MINOOKA — Despite student increases in all areas of the Prairie State Achievement Exam (PSAE), Minooka Community High School did not make AYP as defined by the federal No Child Left Behind Act.
Schools are required to have 85 percent of students who take the exam as juniors reach Adequate Yearly Progress in the curriculum areas of math and reading this year. In math, 67.9 percent of Minooka students made AYP, and in reading 64.1 percent made the grade.
“We have made significant increases in school improvement, but we still didn’t make AYP,” Minooka High Superintendent Jim Colyott said Thursday night.
While all the data on Illinois schools has not yet been published, only eight schools made AYP last year, Colyott said.
The scores put the district on academic watch status, year one.
With 11.5 percent of students in some level of special education, the district is not going to meet AYP, Colyott said.
“AYP is going to be redefined,” he said.
The district fared better than the state, said Bob Williams, director of curriculum and instruction.
In reading statewide, 51 percent of students met AYP and 52 percent met AYP in math. In science, 52 percent of students met or exceeded AYP compared to 70 percent at MCHS, Williams said.
“The state has flat lined around 50, while Minooka High School is growing,” Williams said.
PLAYING AT HOME?
Tom Doud and Greg Paul, co-owners of Channahon Lanes, asked the board of education why the girls’ bowling team is still traveling to Town and County Lanes as their home venue when there’s a bowling alley right in town.
“This is the last straw,” said Doud, who has tried to bring the team back to Channahon Lanes for several years.
The last time the girls’ team called Channahon Lanes home was during the 1998-99 school year, which was the same year that Doud and Paul purchased the business.
The bowling alley needed a lot of repairs and updates, and Doud understood why they left Channahon that year.
But all issues were corrected by the new owners; in fact, the boys’ bowling team has called Channahon Lanes home since 2003.
“Ever since then, we have been trying to get the girls’ team back to our facility,” Doud said.
Each year it seems to be a different issue. One year it was a contract with the other venue, another that the conference was too big.
“Once we get something rectified, it’s something else,” Doud said.
Channahon Lanes has held several national competitions as well as the girls’ invitational several times.
“We run a phenomenal tournament,” Doud said.
The only problem for the coming season, which begins in November for the girls, is six practice days, which conflict with matches with the boys’ team. Four of those could be easily rectified by reducing the number of practice lanes or changing days, Doud said.
Moving back to Channahon would save taxpayer money since a bus wouldn’t be needed to transport the team to Joliet, Doud said. This year, it is planned to have the bus stay in Joliet and wait during practice rather than parents picking up their students afterward, as in the past, increasing travel costs.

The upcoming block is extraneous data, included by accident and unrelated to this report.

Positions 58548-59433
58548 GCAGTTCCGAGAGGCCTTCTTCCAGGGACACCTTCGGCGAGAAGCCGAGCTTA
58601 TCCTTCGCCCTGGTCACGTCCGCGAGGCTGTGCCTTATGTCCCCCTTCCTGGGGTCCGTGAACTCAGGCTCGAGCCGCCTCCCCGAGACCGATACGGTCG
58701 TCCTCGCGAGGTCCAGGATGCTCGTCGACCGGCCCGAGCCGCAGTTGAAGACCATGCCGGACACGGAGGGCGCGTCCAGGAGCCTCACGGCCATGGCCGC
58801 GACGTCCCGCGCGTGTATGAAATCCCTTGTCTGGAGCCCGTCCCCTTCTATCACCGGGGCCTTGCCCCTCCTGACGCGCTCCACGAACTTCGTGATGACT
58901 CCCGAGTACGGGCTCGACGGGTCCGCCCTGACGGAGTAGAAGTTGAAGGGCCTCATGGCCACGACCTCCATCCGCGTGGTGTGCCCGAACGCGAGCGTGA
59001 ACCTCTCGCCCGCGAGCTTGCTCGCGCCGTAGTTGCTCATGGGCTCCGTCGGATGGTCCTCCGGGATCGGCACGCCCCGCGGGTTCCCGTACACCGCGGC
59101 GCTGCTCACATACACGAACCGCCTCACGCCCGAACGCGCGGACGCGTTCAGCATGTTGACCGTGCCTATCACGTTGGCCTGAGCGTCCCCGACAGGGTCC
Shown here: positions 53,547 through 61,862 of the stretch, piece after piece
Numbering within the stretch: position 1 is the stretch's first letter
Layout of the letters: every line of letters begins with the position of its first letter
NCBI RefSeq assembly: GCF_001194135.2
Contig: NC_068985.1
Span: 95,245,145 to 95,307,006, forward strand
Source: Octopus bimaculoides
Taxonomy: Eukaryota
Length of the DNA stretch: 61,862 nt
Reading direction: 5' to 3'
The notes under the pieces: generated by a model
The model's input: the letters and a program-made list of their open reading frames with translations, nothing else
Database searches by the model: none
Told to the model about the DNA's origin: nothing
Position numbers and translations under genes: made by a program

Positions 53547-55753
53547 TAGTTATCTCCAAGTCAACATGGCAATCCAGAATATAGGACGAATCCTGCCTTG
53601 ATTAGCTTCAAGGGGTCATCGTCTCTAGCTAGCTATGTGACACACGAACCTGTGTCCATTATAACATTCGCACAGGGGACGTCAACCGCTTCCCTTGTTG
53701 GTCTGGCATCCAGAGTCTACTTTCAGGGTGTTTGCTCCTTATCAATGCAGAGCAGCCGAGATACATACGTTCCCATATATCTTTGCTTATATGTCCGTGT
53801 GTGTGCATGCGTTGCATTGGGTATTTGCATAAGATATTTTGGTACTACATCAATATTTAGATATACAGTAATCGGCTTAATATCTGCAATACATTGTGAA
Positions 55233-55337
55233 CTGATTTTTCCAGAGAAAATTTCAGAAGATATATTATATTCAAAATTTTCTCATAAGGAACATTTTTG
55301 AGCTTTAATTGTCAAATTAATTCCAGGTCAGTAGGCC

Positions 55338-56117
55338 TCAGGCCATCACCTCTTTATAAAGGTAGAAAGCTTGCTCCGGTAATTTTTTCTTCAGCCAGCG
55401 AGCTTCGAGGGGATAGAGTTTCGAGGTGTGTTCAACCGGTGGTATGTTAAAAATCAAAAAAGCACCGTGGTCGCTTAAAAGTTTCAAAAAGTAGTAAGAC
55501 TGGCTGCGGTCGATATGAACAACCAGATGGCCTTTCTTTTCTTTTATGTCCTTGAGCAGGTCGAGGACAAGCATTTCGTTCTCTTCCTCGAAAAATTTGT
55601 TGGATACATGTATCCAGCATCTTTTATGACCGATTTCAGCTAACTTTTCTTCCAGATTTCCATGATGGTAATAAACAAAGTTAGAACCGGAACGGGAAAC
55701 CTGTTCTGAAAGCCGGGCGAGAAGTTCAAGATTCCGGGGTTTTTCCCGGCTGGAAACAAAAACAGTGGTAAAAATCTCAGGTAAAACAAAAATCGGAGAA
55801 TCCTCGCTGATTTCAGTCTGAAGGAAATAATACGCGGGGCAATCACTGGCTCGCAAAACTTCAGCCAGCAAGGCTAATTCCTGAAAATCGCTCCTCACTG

Board President Chris Kobe said the matter will be discussed in co-curricular committee.
“This is a topic we have asked about,” Kobe said.
Doud said he would like to see the issue taken care of before the start of the girls’ season.
ATHLETIC HALL OF FAME
Minooka High School may soon have an athletic hall of fame to recognize teams, athletes and coaches who exemplify the Indian tradition of excellence.
Athletic Director Bob Tyrell presented to the board Thursday night the organization’s bylaws and mission statement.
MCHS Instructional Leader and coach Bert Kooi put a lot of work into the program, researching other schools and helping create the bylaws, Tyrell said.
If the program is approved by the board, anyone in the community could nominate an athlete, team, coach or an individual, such as a fan or booster club member, who has made an outstanding contribution to MCHS athletic programs, according to specific criterion.
Nominations would be reviewed by a committee, made up of MCHS coaches and other pillars of the community, Tyrell said.
“The bottom line for the group is to recognize Minooka High School in a very positive way and to recognize these great athletes,” Tyrell said.
It is the hope of the organization to hold an awards ceremony each spring. Money would come from fundraisers and possibly support of MCHS alumni.
“We would love to (have this) in position for the springtime to bring in our first class to recognize,” Tyrell said. “We are very excited. With your blessing, we would love to move forward.”
• The board recognized seniors Charles Tierney, National Merit Scholarship Semifinalist, and Andrew Finney, National Merit Commended Student.
• The board heard a presentation by the guidance staff, as part of the bi-monthly departmental presentations.
• Board members took part in a role play exercise, portraying either a student with a problem or a member of the guidance staff helping to solve a solution. All three scenarios were taken from real life scenarios.
“We never know what our days will hold,” counselor Angie Ferro said.